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RVHP Gulfstream IV. Any good, or a PITA?

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There are a couple of reviews out there of RVHP kits.  They seem more dedicated to actual fidelity than *ahem* Anigrand.   Minor complaints range from an errant bubble in a critical area to the vac-formed clear parts being very thin.  But for an actual modeler with some bit of cleverness, these are not major issues.  Not shake & bake kits by any means and you'll spend as much time with files, sanding sticks and putty/superglue as you will with paint and decals. 


For me, if you don't mind indulging me, a "good" kit is almost anything that has the correct shapes and outlines.  To me, that's the hard part.  Granted, surface detail, panel lines, pose-able parts, etc add to the fun but if the basic shape is wrong and needs correcting, that's kind of inexcusable.  I still have Anigrand's Jetstar in a box, 30% complete and another box filled with correctly-shaped tailcones that I made when it was pointed out what a bad copy the model was.  Then Mach 2 re-kitted the exact same problems in injection-molded plastic.


Back onto the original subject, the RVHP kits look far superior to the vac kits and other examples of biz-jets I've seen.  Their Lear 35 is also reviewed by Hyperscale, I think and turns out very nicely.  I'm sure the G-IV would be pretty excellent....but be advised, no interiors (generally) save for a couple cockpit seats and rudder pedals molded to the floor, along with a cockpit divider and aft bulkhead.  Fashioning an interior might work if you can carve putty and make seats, etc.  Folding tables isn't that hard and using decals of wood paneling might work inside, if you were to pose the model with the door open.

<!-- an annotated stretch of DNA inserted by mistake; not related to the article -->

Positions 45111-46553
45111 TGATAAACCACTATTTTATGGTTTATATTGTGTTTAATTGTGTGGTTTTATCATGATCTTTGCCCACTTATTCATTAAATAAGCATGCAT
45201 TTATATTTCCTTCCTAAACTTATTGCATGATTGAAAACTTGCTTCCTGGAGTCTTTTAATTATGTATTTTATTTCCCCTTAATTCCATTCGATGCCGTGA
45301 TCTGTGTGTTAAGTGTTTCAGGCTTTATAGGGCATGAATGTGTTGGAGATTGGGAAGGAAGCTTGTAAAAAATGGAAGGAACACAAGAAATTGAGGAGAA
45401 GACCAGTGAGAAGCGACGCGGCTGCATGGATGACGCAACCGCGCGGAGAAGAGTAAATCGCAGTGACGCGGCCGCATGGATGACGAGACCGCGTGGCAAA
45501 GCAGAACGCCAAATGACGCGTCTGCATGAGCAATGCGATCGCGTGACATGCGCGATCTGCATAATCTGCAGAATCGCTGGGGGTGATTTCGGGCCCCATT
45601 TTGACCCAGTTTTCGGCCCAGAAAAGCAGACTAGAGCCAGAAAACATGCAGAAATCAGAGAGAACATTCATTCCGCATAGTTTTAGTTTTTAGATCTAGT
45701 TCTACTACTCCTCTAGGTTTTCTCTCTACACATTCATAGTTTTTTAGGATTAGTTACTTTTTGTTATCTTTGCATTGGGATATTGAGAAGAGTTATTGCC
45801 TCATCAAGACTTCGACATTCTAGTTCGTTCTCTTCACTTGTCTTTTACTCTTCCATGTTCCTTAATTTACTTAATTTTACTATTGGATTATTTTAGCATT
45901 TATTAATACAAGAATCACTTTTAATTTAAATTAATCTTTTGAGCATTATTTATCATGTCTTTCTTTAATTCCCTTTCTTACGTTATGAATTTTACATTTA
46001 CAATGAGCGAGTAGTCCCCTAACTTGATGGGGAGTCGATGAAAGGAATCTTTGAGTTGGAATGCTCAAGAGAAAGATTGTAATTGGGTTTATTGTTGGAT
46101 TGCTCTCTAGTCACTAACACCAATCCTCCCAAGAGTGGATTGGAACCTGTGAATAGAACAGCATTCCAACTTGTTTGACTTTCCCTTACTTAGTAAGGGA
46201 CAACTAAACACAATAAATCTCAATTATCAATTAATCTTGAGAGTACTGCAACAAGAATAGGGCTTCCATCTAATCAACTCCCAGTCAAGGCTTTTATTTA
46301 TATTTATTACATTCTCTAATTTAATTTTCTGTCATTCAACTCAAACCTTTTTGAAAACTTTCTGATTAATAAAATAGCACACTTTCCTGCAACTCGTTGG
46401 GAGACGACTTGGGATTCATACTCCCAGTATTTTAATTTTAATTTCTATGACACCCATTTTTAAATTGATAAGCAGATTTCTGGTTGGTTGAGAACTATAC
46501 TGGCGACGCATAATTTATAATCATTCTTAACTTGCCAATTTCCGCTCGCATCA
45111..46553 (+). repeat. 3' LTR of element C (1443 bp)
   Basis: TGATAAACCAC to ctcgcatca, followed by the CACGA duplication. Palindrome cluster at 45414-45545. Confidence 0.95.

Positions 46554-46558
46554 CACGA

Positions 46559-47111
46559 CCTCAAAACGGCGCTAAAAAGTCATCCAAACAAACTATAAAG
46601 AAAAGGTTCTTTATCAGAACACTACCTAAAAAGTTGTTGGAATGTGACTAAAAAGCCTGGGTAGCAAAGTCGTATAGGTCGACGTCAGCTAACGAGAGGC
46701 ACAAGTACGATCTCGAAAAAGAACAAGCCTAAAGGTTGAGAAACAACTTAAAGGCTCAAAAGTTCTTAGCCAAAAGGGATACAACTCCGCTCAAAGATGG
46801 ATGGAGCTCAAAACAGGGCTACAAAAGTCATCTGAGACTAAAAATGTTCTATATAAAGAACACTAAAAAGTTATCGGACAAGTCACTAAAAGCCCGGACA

Also, the metal landing gear has been replaced with resin...but...you may find an existing kit that still has the pot-metal gear.   Probably a crap-shoot on that.  In 1/72, I'm guessing it would be about 9 to 11 inches long? 


For the record, I am collecting existing display models in 1/50 scale to make detailed resin or printed kits of biz jets.  It's nowhere near anything one would call "production"....More of a "glimmer" in my eye.  But since the late 50's and the advent of business jet aviation, there are now lots of subjects to model. 



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